When can I retire?
The normal Scheme retirement age is linked to your State Pension Age, or age 65 if this is later.
How are my benefits calculated?
If you have scheme membership both before and after 1 April 2008 please follow the attached link to see how your benefits are calculated.
Your retirement benefits are calculated as follows:
Annual Pension = Continue reading —–>
This is your salary plus shift allowances, bonuses and any overtime worked. This also includes any assumed pensionable pay you have received while on leave due to sickness or injury, reduced pay or no pay, child-related leave or reserve forces leave. Pensionable pay does not include travelling or subsistence allowances or any other expenses: pay instead of notice or holidays; the value of a car or pay received instead of a car. Continue reading—–>
Can I give up some of my pension to increase my lump sum?
Yes, you will be able to exchange some of your pension for a bigger lump sum. If you take this option, you will receive £12 extra lump sum for every £1 of your annual pension that you give up. Certain tax limitations apply and you will be given further information on this prior to your retirement.
The Modeller allows you to input pensionable pay details, assumed inflation and assumed pay increases to see how the value of an LGPS pension builds over the number of years you choose. Continue reading—–>
There is a limit set by HM Revenues and Customs (HMRC) and this is known as the LIfetime Allowance (LTA). Your benefits will be checked against this limit when you retire. However, unless you have substantial pension benefits from your current or previous pensions it is unlikely you will exceed your LTA. Excluded from the LTA are state benefits, pensions credit benefits, spouses, civil partners or any other dependants pension.
Can I Retire Before the Normal Retirement Age?
Yes, if you have at least 2 years Scheme membership or have transferred previous membership into the Cheshire Pension Fund, you can leave employment voluntarily, between the ages of 55 and your State Pension Age and receive your pension benefits, but they will be reduced to take account of your early retirement. Further details can be found at: Reductions for early leavers & protections
What if I leave on the grounds of Redundancy or Efficiency
If you are age 55 or over you have the right to draw your pension benefits immediately and unreduced if you are dismissed by your employer on the grounds of redundancy or efficiency.
Can I have a gradual move into retirement?
Yes, if you have at least 2 years total membership in the Scheme, or have transferred membership into the LGPS, you may wish to discuss the possibility of flexible retirement with your employer. Continue reading—–>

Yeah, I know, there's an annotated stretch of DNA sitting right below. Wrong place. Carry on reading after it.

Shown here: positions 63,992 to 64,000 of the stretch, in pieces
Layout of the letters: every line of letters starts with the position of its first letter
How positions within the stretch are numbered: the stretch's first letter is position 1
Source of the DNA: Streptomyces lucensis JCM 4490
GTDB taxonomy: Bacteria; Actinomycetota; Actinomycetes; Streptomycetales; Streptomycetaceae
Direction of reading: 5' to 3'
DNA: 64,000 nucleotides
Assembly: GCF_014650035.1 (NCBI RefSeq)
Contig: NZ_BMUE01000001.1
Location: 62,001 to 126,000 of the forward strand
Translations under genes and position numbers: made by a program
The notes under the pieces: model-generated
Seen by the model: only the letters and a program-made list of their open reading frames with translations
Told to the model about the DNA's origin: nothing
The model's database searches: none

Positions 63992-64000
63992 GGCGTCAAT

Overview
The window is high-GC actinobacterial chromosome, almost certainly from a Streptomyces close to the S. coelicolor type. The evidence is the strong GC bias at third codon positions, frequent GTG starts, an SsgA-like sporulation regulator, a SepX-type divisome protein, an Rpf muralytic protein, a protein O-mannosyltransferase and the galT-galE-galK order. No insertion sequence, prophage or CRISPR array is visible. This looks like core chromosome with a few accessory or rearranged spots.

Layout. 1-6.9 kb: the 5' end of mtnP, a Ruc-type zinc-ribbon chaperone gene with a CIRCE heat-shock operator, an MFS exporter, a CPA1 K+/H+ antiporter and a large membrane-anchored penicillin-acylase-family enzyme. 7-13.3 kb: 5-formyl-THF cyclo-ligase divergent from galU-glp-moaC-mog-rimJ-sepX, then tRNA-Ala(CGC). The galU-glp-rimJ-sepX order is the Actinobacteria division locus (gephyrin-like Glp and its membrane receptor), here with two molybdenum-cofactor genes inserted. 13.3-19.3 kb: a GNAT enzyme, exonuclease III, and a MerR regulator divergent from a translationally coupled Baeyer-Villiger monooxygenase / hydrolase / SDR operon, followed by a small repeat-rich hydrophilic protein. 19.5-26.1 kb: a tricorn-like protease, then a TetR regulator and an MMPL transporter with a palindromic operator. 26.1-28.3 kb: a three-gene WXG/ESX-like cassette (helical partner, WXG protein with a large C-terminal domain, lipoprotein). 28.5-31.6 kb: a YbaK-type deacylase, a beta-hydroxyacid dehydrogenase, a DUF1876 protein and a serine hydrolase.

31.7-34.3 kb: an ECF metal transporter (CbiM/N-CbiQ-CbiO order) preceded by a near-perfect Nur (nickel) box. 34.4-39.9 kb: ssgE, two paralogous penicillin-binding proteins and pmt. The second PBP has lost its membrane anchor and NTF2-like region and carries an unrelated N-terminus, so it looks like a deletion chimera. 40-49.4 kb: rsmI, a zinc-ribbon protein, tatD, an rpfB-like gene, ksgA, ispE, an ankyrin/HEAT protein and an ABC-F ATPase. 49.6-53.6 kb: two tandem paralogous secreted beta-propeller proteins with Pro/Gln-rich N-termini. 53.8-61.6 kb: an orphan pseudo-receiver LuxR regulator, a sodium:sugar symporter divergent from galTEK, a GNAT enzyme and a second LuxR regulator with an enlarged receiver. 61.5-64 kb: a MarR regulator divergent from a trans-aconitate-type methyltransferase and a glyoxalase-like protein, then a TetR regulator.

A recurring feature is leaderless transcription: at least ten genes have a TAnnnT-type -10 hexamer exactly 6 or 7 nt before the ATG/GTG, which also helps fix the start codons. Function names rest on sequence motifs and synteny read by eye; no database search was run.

What if I am retired on medical grounds?
There are three tiers of ill health retirement benefits in the LGPS. All ill health retirements must be certified by an Independent Registered Medical Practitioner (IRMP). Continue reading—–>
What if I carry on working after age State Pension Age?
If you carry on working after age State Pension Age you can continue to pay into the Scheme, accruing further benefits. You can receive your pension when:
* You retire, or
* You reach the eve of your 75th birthday
Whichever occurs first.
If you draw your pension after age State Pension Age, the benefits accrued will be increased to reflect the fact that these are being paid later.
Your benefits must be paid by age 75.
How will my pension be paid?
Pensions are normally paid monthly direct into your bank or building society account. Similar arrangements can also be made to pay your pension into your account should you move abroad. Further information regarding the payment of pensions is provided on retirement.
Lump sums can only be paid direct to your bank or building society account.
When I retire will I receive an increase in my pension?
Your pensions will be revalued each year in line with cost of living, if you are:
- Aged 55 or over
- or receiving a widow’s, widower’s, civil partner’s, cohabiting partner’s child’s pension
- or you retired on ill health
If you do not fall into one of these groups, your pension will not increase until your 55th birthday. Once you reach 55, we will write to tell you the new rate of pension payable.
Pension Sharing on Divorce
Pension Regulations have, since 1995, contained provisions whereby maintenance (known as earmarking) can be paid from a member’s pension to their ex-spouse under a Court direction. Continue reading—–>